By Naomi van Stapele
Wanaich looked at me with an intense look in his eyes:
“They just took that man… and cut him with a panga [machete in Kiswahili]. Then they come to me and ask for my ID. It was like a checkpoint. They put kuni [firewood in Kiswahili] and stones on the road. There was no way you could pass them, and they want to know if you are PNU so they look at your ID. I was scared but I saw a guy I was in school with, you know at depot field. So this guy come to me and say I am from Mtaa [ghetto neighbourhood in Sheng] and that I can pass… What if that guy had not been there? Eeeeh, I don’t want to think about that.”
He was out of breath and his eyes were bloodshot. The pungent smell of his sweat told me his fear. He was reliving the moment and I was at loss for words. In the past few days I had finally been able to locate and meet some of my friends who had been locked in the slum since the violence erupted. I, myself, had been confined to my house and had spent my days frantically phoning friends while I was glued to the TV against the backdrop of loud gunshots and an otherwise omnipresent and deafening silence. The usual sounds of the slum, loud music, the bus‑operators repeatedly stating their destinations and the crowd of people walking back and forth, were muted by the war. Now my friends gave me a horrifying glimpse of what had happened to them and their loved ones only a few 100 meters from my front door.
Wanaich narrowly escaped death. The young men at the checkpoint would have interpreted Wanaich’s name on his identity card, Samuel Wainaina, as an indicator of his Kikuyu identity and therefore supporter of the Party of National Unity (PNU). These young men supported Raila Odinga who was the Luo presidential candidate of the Orange Democratic Movement (ODM) and the main opponent of Mwai Kibaki, the Kikuyu presidential candidate of PNU. The dominant discourse on citizenship in Kenya had constructed the political divide that gained importance in the days following the General Elections, held on 27 December 2007, as ethnic, pitting so‑called Luo against so‑called Kikuyu. The tensions broke out into open violence in several impoverished rural and urban localities as soon as President Kibaki was inaugurated during a hurried swearing‑in ceremony on 30 December 2007. In the Rift Valley and Coast Provinces, other ethnic groups such as the Kalenjin and the Kissi were also involved in the violence, but that did not alter the dominant perception in Kenya that this was about ‘Luo’ and ‘Kikuyu.’
In the slum Mathare Valley the political divide was played out between two ethnic‑based gangs; the Mungiki, a gang with a strong Kikuyu profile, and the Taliban, a gang with a strong Luo profile and no relation, other than the name, to the Taliban in Afghanistan. In the days that followed the inaugural ceremony of President Kibaki the Taliban took control of the slum venting its anger by ousting, killing and raping Kikuyu residents and burn their properties while the Mungiki retaliated with much the same. I was perplexed by the, alleged, sudden rise in ethnic affiliations. I knew many young men who were both half Kikuyu and half Luo. Over the years, I had conducted research with them as members of both Mungiki and Taliban gangs and I had learned to understand their membership strategically as it shifted primarily according to changing economic contexts. I had a hard time grasping the growing significance of ethnic identity in a locality where most men I knew identified with the neighbourhood they lived in and with the friends they grew up with.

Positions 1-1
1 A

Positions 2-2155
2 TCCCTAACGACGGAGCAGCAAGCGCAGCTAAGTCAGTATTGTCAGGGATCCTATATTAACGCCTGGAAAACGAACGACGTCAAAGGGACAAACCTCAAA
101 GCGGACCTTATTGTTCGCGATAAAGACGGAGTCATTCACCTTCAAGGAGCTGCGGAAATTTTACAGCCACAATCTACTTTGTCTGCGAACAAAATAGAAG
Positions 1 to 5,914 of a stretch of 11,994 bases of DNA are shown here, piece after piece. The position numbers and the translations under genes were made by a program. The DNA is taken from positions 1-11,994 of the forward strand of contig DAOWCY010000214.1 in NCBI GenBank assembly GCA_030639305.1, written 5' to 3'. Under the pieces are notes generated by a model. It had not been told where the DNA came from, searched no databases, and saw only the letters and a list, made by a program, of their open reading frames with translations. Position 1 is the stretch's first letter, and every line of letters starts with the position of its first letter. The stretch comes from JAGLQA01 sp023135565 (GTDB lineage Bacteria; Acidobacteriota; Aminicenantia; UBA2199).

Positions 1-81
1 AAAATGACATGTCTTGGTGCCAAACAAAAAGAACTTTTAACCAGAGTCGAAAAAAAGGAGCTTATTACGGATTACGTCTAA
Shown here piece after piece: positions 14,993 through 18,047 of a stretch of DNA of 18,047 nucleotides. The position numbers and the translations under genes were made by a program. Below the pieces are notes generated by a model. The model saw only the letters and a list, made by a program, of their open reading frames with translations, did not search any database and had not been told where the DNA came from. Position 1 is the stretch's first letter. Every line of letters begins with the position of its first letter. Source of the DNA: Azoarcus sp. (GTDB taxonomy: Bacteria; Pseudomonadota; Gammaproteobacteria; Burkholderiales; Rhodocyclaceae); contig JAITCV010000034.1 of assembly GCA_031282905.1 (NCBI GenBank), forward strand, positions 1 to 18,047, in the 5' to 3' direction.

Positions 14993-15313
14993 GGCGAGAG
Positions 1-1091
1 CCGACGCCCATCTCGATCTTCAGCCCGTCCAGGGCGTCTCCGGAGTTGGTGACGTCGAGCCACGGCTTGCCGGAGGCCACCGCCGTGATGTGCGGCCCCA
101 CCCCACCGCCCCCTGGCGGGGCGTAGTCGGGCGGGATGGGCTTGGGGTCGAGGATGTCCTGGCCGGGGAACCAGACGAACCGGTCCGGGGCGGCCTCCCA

Wanaich did not vote, nor did he perceive himself primarily as a Kikuyu young man. He was an orphan who had little ties with family outside Nairobi and he called the slum Mathare Valley his ancestral home or ocha in Sheng. He was not the only one in the Mathare slum who primarily identified with the locality in which he was born rather than with an ethnic label. The majority of the young men I met and worked with identified with many different ethnic labels. They spoke the local Sheng as their first and, more often than not, only language and had little affinity with the vernaculars, the culture and the rural regions generally associated with their ethnic backgrounds. The question therefore rises why the men at the checkpoint positioned themselves as Luo during the post‑election violence and why they brutally targeted neighbours they considered Kikuyu? Why do young men from the Nairobi slums let themselves be mobilised in political violence that is whipped up by the political elite? This is one of the core questions in my PhD research, a project that focuses on the emergence of ethnic‑based gangs and the mobilisation of such gangs in political violence in Kenya since independence from the perspective of the young men involved.
Naomi van Stapele is a PhD candidate at the Amsterdam School for Social science Research (UvA).